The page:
In general: yes, and to what degree eye and hair colour prediction would have lowered the number of 13.000 samples in this case depends on how rare the eye and hair colour combination that could have been predicted from the crime scene DNA is in the local population. Obviously, if in the local population the majority of people has brown eyes and black hair and the DNA predicted eye and hair colours from the crime scene sample allows to conclude that the sample donor likely has blue eyes and blond hair, this would be very valuable information as a lot of the people could be excluded already simply based on eye and hair colour. If however, brown eyes and black hair is predicted in such scenario much less people would be excluded based on this information.

Can your test also be useful in cases like these, where a body has been lying in a field for a long time in the freezing cold?

Yes indeed, eye and hair colour prediction can also provide useful leads in missing person identification. Usually, the physical eye colour is not identifiable anymore from a certain time interval after death and also hair colour can change depending on post mortem conditions. Further, such DNA tests are useful when only body parts such as legs or arms are found, or when only bones are found.

Yara Gambirasio, killed in 2010 not far from her home. The assassin is still at large.

Would you advise the parents of Yara to turn to your laboratory for examination of the DNA of the probable assassin ? Would you be prepared to help them with your test as basis? If within six months the assassin is not found the case will be closed.

Well, if DNA profiling in these 13.000 samples did not reveal the sample donor by means of matching the DNA profile of any of these 13.000 with the DNA profile obtained from the crime scene than obviously the sample donor was not among the 13.000. Knowing this now, eye and hair colour information predicted from the crime scene DNA can not help it any further when it comes to these 13.000 people (although it would have saved money and other efforts as not all 13.000 would have been needed to be involved in DNA profiling if eye and hair colour would be predicted from the crime scene sample, but only those who match the predicted eye and hair colour).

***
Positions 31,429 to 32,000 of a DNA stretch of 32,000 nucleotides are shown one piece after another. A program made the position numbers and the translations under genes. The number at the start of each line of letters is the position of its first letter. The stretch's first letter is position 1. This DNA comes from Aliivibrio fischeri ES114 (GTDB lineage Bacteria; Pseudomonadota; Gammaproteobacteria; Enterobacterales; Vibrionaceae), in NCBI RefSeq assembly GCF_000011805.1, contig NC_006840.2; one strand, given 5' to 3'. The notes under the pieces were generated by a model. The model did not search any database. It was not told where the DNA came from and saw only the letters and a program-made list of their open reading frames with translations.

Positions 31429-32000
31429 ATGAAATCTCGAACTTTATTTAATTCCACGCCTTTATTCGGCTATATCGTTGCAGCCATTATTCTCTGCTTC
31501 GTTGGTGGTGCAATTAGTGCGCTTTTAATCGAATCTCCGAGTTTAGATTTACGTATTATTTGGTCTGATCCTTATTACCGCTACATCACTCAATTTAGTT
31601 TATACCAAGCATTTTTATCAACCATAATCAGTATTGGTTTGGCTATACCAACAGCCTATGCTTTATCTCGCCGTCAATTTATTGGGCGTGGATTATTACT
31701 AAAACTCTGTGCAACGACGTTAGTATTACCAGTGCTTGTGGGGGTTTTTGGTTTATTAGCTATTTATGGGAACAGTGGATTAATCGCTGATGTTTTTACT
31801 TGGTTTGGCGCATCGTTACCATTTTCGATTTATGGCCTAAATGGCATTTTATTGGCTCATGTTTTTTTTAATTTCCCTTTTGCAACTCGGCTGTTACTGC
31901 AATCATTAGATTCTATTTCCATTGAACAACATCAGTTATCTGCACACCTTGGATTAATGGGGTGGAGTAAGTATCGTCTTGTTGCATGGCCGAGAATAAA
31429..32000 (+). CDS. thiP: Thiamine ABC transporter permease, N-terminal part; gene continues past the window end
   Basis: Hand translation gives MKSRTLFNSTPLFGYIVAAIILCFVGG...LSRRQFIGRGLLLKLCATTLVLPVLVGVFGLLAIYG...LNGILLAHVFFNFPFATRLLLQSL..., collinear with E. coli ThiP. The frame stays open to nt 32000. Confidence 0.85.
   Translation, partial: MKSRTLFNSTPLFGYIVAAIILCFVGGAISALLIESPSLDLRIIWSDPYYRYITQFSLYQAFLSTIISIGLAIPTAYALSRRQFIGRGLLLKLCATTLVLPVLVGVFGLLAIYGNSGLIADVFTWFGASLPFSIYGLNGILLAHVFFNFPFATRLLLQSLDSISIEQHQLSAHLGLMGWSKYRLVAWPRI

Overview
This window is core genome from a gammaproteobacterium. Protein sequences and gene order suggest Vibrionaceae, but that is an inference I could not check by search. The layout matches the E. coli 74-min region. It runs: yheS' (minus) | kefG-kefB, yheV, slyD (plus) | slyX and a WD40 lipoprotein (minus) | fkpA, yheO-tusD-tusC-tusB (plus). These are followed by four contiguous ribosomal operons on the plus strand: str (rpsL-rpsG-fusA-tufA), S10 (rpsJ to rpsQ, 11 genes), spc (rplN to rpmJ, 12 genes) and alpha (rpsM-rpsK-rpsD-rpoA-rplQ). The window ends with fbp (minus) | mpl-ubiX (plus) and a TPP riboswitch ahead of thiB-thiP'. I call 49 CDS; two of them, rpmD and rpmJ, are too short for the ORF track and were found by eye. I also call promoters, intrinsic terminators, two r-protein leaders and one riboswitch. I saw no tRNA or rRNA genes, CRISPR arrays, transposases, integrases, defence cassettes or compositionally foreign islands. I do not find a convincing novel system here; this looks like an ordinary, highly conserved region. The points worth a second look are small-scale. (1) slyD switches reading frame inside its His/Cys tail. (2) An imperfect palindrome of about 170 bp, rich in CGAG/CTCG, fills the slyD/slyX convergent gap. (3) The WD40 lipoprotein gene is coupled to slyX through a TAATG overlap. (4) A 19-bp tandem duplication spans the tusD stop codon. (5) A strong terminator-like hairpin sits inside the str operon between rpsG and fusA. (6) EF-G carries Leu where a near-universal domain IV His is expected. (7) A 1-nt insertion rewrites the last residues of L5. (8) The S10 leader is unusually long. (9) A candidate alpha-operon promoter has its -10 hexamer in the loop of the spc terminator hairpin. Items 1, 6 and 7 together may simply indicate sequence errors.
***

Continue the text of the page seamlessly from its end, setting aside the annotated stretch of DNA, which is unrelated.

However, eye and hair colour predicted from this crime scene DNA can still be useful in this case as it may allow the police to concentrate on other persons who were not among the 13.000. In this respect it may be useful to analyse the crime scene DNA samples with the HIrisPlex system we developed and see what the most likely eye and hair colours of the sample donors are. We would be prepared doing this if officially approached by the police forces or public prosecutor involved in this case. It would make no sense if we do this up on request of the family only as the results only make sense if used in subsequent police investigation.

What developments do you foresee in the continuation of your research? Can major and important legal cases be solved?